After almost 20 years, former NOVA student Jim Klock still attributes his success to when he received a little nudge in the right direction from a drama class professor at NOVA-Alexandria. Klock, who enjoyed acting in high school before becoming a law enforcement officer, said he never would have become the actor, director or producer he is today if he hadn’t heard some words of encouragement from Professor Brenda Lewis-Holmes.
“The moment I met her, I felt like we clicked and she was just so passionate about the work,” Klock recalled. I was a high school athlete and after graduating I was working as a police officer when I started taking classes at NOVA. Dr. Lewis-Holmes connected with me from the beginning. On the first assignment, I did this monologue and after class she pulled me to the side and told me I had potential and I should consider acting as a profession.”
Previously, no one had ever encouraged Klock to go into acting. Although he did well in high school plays, he said he didn’t receive the kind of feedback and encouragement to pursue a career in the arts until he took Lewis-Holmes’ class. Klock was placed in the lead role for multiple productions directed and organized by Lewis-Holmes, and these opportunities gave him even more courage to follow his passion for acting.
Klock, still working as a police officer, started acting, directing and producing in the D.C. metropolitan area in an effort to gain more experience outside the classroom. He fully engulfed himself in the world of acting by reading books about making films and getting involved in the acting scene in the region. He made his first feature film in 2001 called My Turn.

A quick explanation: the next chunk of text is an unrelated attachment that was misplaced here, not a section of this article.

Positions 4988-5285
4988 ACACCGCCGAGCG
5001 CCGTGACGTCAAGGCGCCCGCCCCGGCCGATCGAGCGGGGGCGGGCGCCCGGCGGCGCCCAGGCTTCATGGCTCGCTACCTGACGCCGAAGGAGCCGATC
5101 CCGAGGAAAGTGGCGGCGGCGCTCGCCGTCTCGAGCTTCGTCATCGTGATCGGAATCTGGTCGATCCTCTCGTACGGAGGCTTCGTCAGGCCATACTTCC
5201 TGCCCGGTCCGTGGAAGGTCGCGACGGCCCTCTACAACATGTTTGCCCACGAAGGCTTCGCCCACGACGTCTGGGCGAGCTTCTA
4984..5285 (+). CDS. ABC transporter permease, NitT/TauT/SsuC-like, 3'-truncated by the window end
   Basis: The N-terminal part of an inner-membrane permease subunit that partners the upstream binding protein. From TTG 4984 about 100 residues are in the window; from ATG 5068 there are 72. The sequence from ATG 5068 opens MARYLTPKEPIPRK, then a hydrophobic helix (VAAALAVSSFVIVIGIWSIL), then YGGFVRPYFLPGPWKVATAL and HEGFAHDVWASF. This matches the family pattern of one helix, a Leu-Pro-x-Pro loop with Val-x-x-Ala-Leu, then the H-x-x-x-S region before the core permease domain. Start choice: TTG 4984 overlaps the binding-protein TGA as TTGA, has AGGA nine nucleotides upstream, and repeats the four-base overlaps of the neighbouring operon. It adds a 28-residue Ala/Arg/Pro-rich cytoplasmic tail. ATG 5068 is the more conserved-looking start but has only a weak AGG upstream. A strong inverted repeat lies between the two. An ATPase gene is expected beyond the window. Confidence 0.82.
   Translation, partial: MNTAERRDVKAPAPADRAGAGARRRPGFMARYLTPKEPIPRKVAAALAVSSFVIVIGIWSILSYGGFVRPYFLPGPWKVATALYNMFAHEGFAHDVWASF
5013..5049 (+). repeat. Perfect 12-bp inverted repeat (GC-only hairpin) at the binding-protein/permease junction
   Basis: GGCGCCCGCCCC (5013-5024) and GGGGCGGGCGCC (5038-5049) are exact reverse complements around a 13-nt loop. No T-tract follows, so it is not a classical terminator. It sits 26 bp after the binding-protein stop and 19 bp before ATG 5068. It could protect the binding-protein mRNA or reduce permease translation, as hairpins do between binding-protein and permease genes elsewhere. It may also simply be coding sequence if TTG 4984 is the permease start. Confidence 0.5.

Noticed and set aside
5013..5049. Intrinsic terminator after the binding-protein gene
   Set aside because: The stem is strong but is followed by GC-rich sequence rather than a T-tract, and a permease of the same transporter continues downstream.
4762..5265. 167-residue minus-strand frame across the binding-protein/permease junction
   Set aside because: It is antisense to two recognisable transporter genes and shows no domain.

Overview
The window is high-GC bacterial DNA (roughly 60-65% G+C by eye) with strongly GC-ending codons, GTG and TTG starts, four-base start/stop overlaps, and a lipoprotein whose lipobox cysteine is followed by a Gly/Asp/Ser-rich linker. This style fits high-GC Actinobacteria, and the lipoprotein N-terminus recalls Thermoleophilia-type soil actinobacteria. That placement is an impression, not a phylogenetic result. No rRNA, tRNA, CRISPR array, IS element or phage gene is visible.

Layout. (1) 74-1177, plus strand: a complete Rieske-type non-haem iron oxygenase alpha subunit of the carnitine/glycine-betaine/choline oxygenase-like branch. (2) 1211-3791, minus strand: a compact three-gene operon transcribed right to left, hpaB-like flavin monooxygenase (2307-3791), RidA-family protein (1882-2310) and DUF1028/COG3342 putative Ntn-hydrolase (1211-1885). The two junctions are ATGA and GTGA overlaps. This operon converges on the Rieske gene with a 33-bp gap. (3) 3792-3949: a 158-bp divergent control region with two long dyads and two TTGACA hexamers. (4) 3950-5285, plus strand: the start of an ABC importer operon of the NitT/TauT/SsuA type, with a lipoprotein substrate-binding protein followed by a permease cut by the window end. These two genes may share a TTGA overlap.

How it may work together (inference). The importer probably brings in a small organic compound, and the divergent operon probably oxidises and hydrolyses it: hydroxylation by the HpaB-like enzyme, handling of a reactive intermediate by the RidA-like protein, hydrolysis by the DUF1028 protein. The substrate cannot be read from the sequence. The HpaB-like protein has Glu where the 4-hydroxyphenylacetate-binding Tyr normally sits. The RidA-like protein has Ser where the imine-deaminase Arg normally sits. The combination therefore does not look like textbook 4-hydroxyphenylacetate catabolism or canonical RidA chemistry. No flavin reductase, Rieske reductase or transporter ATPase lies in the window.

Lewis-Holmes not only encouraged Klock to fully pursue acting and creating films, she also taught him about the business of acting and work ethic. Klock said her energy and her encouraging words were just the little push he needed.
“It was an environment that was really beneficial for me. Dr. Lewis-Holmes taught me about work ethic, rehearsals and to have ambition. She would say, ‘There are no short cuts in acting. You have to do the work.’”
Klock’s hard work has paid off; he went from Virginia law enforcement to TV law enforcement, appearing in shows such as Scream Queens, True Detective, NCIS: New Orleans, Nashville and The Astronaut Wives Club. Klock can also be seen in the 2016 film The Whole Truth which also stars Keanu Reeves, Rene Zellweger and Gugu Mbatha-Raw.
Adding producer and director to his resume also gave Klock a sense of achievement and freedom. He explains that creating your own work and telling your own stories allows you to never have to wait on a phone call about a movie or TV role.
“When I create and direct, it takes out that element of waiting for a phone call,” he said. “At this point, I’ve done almost every job it takes to create a film.”
Although Klock keeps a busy schedule, he often still works as a police officer when he returns to Virginia simply because he enjoys helping others and being a part of his community. He also gives back by being a part of projects and organizations that encourage youth to get involved in the arts. He is currently working on a program that teaches kids acting, performing arts, visual arts and other aspects of filmmaking.
“These projects are very important because I do this as a police officer in Virginia. These kids have the opportunity to have one-on-one conversations with police and that builds a relationship,” he said. “They’ll be the people who tell the stories about their own communities, and we have to make sure we’re creating and encouraging our next storytellers.”
Northern Virginia Community College is the largest institution of higher education in the Commonwealth of Virginia and one of America's largest community colleges. NOVA enrolls more than 75,000 students at its six campuses in Alexandria, Annandale, Loudoun, Manassas, Springfield and Woodbridge, and through NOVA Online. For more information about NOVA and its programs or services, call 703-323-3000 or visit the College's Web site, www.nvcc.edu.